September 03, 2014
With support from NSF's EarthCube initiative, UCAR is launching a project with two partners—Cornell University and UNAVCO—that aims to connect the dots among field experiments, research teams, datasets, research instruments, and published findings.
Cloud streets above Bering Sea off south coast of Alaska, 4/7/13
April 17, 2014
UCAR's Unidata program, which provides unique support to researchers and students worldwide, will expand its services over the next five years.
Geosciences computing: This 3-D depiction of the flow in and around 2008's Hurricane Gustav was created using Unidata's Integrated Data Viewer.
November 05, 2013
NCAR is helping to assure that atmospheric field campaigns will pay off for years to come by maintaining one of the world’s largest archives of data from observational studies.
NSF/NCAR Gulfstream V at HIPPO field project in Alaska
November 30, 2012
What if we could use the data from fevered searches for flu information on the Web, plus humidity observations, to help predict the course of an outbreak? If new research lives up to its promise, we’ll soon be able to do just that.
Goolge and flu-Person getting the influenza vaccine via injection
May 18, 2012
The rapid growth in science journals has produced an avalanche of literature that keeps researchers scrambling to keep up. Underneath, there’s an even larger buildup of supporting data. Experts met at UCAR to consider best practices for citing this ever-growing pool of data.
Joan Starr addresses the UCAR workshop on data citation
February 08, 2012
Paradata—information on how people access and share information through social media—could play a big role in assessing the usefulness of educational resources in the university setting, according to Susan Van Gundy.
UCAR Magazine
February 08, 2012
There’s much more to wind energy than throwing a few turbines up and watching the blades spin and the cash roll in. NCAR and partners are adding rigor and efficiency to wind power prediction and resource assessment.
UCAR Magazine
February 08, 2012
The growing array of tools at the disposal of climate scientists doesn’t necessarily make life any easier for them. Each set of data has its idiosyncrasies, some of which aren’t evident at first glance.
Group photo of Clara Deser, David Schneider, and Dennis Shea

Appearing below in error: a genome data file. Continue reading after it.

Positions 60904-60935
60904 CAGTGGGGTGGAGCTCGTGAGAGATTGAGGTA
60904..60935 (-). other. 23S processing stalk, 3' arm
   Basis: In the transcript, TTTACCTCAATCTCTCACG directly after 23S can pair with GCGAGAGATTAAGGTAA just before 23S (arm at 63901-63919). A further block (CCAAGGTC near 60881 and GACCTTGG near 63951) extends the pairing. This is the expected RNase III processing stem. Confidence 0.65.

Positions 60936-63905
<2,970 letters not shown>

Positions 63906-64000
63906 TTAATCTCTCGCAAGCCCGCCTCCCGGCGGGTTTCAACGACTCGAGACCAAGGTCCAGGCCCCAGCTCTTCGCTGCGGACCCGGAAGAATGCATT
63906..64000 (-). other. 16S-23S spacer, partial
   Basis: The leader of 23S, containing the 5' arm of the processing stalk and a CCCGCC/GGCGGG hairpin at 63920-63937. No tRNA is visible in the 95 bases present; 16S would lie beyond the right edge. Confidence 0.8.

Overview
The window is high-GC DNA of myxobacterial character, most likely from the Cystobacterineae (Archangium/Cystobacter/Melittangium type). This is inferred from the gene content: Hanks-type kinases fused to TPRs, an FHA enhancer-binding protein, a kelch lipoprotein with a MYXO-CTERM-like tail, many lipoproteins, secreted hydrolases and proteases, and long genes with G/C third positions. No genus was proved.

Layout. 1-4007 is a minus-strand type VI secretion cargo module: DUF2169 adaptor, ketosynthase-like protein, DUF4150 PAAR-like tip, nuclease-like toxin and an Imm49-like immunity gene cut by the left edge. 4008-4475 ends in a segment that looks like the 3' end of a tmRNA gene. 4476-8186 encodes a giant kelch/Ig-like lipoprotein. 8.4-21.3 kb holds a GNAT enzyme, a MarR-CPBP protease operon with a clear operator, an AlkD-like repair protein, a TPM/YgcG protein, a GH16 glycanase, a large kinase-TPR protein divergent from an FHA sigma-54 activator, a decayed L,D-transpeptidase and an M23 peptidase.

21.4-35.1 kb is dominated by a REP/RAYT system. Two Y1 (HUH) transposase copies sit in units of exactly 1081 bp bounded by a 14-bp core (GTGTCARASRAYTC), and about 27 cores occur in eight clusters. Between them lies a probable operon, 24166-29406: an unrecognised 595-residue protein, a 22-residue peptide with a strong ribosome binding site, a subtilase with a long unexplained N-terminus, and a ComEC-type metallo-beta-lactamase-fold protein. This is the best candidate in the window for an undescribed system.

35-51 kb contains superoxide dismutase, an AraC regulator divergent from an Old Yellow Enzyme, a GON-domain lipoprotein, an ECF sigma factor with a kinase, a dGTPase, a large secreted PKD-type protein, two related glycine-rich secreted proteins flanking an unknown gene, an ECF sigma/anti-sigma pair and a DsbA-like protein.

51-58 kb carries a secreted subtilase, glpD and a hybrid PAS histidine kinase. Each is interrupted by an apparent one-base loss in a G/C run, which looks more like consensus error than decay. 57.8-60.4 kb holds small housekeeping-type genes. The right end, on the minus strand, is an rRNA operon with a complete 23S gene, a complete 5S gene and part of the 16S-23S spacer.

February 06, 2012
Researchers looking for images to help analyze and illustrate critical weather events may 
find what they’re looking for at the NCAR-based Meteorological Case Study Selection Kit.
500-millibar weather map from the 2011 Groundhog Day snowstorm
January 15, 2010
Unidata celebrated its 25th anniversary on 15-16 October with a rare gathering of staff, founders, partners, and collaborators from around the country. Attendees celebrated the program's accomplishments and looked ahead to the future.
old computer and keyboard
May 01, 2007
Doug Nychka, NCAR's Institute for Mathematics Applied to the Geosciences • A statistician by training, Doug leads IMAGe in its mission to bring mathematical models and tools to bear on fundamental problems in the geosciences.
Photograph of Doug Nychka
May 02, 2006
Tim Scheitlin, NCAR's Computational Information Systems Laboratory • "One of the most rewarding things about this job is taking scientific data and making it visually interesting while preserving scientific accuracy," Scheitlin says.
Photo of Tim Scheitlin
April 01, 2006
Jielun Sun, NCAR's Mesoscale and Microscale Meteorology Division • Sun likens data analysis to a form of meditation. "It's all about discovery," she explains. "Every time I look at data, I see something and feel like I learn things."
Photo of Jielun Sun
December 01, 2005
Claudia Tebaldi, NCAR's Institute for Mathematics Applied to Geosciences • One of Claudia's favorite things about her job is working closely with the scientists who interpret the data that she analyzes. "Because I'm a statistician, I couldn't be anything but a team player," she points out.
Photo of Claudia Tebaldi
May 01, 2005
Amik St-Cyr, NCAR's Institute for Mathematics Applied to Geosciences • St-Cyr solves problems at the intersection of math, physics, and computer science.
Photo of Amik St-Cyr
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